Australia begins a controversial aerial slaughter of thousands of horses in a natural park

After two decades of being stopped, Australian authorities this Thursday began a program to cull thousands of wild horses to protect the fragile ecosystem of Kosciuszko National Park.

Oliver Thansan
Oliver Thansan
03 April 2024 Wednesday 16:23
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Australia begins a controversial aerial slaughter of thousands of horses in a natural park

After two decades of being stopped, Australian authorities this Thursday began a program to cull thousands of wild horses to protect the fragile ecosystem of Kosciuszko National Park. It will be done through sniper fire mounted on helicopters, a measure that has sparked controversy.

The National Parks and Wildlife Service of the state of New South Wales, whose capital is Sydney, indicated on its website the partial closure of Kosciuszko, which occupies some 6,900 square kilometers, "to carry out aerial shooting operations" between today and the October 4, during the southern autumn and winter.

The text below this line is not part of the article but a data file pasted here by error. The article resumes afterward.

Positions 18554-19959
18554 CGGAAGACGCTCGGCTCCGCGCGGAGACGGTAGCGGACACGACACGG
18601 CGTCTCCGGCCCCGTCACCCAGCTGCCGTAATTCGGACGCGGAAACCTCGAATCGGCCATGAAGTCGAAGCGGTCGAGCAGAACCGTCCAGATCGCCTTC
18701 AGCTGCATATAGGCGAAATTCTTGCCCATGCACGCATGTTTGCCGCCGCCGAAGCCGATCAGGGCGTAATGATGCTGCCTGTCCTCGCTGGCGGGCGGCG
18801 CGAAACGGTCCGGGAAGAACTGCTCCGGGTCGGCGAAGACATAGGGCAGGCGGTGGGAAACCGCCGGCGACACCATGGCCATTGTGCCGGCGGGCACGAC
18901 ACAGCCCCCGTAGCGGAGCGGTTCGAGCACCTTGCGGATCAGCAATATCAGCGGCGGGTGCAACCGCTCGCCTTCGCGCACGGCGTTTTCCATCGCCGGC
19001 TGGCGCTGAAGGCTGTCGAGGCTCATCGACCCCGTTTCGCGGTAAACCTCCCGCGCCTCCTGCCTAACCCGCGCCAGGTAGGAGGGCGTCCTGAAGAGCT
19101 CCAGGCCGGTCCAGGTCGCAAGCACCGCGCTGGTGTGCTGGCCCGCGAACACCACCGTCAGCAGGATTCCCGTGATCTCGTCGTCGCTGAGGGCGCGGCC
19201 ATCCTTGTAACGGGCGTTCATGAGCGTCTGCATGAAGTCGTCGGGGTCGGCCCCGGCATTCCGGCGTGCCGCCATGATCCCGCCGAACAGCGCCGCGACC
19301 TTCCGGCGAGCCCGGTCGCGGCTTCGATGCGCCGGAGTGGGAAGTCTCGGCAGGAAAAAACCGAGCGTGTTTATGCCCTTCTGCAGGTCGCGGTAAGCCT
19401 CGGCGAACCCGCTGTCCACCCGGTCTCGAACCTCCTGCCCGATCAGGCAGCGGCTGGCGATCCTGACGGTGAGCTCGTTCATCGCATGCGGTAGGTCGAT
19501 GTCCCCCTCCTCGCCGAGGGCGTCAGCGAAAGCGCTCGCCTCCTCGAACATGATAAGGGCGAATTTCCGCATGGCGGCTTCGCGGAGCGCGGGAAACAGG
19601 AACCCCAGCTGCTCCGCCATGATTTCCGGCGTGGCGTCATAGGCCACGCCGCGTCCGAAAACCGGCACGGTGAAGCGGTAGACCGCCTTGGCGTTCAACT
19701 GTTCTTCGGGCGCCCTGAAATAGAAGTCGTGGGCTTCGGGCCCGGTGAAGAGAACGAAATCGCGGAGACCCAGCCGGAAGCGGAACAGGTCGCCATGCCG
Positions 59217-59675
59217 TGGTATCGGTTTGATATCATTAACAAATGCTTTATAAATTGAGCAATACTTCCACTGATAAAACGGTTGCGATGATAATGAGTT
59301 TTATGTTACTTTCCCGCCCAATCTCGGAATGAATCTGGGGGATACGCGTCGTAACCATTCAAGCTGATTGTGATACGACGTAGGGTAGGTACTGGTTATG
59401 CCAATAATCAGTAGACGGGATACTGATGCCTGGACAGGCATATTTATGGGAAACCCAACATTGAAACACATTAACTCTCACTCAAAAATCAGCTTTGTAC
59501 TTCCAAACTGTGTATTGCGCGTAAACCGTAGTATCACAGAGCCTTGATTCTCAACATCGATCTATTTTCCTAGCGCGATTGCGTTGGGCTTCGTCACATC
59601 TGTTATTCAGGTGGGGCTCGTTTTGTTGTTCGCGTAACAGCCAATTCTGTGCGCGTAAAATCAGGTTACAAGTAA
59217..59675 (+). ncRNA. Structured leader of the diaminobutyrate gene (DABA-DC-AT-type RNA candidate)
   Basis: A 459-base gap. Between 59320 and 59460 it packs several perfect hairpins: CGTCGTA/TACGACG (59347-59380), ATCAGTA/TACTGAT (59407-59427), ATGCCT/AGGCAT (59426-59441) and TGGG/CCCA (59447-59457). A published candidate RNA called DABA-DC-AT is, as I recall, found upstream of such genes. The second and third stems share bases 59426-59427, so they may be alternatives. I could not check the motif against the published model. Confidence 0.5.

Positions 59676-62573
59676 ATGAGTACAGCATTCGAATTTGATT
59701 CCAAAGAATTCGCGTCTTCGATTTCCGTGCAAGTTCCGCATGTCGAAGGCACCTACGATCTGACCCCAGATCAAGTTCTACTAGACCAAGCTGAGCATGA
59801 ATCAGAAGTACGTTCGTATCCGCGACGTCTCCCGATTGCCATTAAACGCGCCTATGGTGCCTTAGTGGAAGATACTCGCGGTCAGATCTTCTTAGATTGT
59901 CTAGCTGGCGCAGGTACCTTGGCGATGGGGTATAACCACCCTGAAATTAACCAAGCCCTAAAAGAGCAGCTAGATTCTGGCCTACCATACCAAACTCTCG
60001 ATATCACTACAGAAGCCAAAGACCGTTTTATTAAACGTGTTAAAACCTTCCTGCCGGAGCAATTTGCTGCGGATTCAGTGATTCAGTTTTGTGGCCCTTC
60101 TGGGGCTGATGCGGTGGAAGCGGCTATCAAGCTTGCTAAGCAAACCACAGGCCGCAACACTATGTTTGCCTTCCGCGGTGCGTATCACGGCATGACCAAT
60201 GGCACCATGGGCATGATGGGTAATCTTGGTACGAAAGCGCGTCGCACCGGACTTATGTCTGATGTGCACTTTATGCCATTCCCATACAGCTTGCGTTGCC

The program, frozen for about twenty years, aims to reduce by 2027 to 3,000 the population of wild horses or "brumbies" that inhabit Kosciuszko, about 350 kilometers southwest of Sydney and where it is estimated that there are between 12,797 and 21,760 roaming equines. without control through the delicate landscapes.

"The killing of animals is not an easy decision, and it is not a decision that anyone wants to make, but it is absolutely necessary in the case of Kosciuszko National Park," the Green party representative in state parliament explained in a statement this Thursday. of New South Wales, Sue Higginson.

The Greens' environmental spokesperson also explained that last week she flew over Kosciuszko to investigate this aerial slaughter program and noted that "the number of horses and the magnitude of the damage were devastating."

Snipers hired by New South Wales authorities will also shoot deer, pigs and other wild animals, according to this controversial plan announced in October last year and which faced protests from animal rights groups who argue that the method is cruel. .

"Today the brumbie massacre begins again in the southern part of the snowy mountains," said Natalie Eggenberg, a retired resident on Facebook, highlighting that "Australia is the only country on the planet that allows horses to be shot from helicopters. "I don't need to tell you how I feel," he added.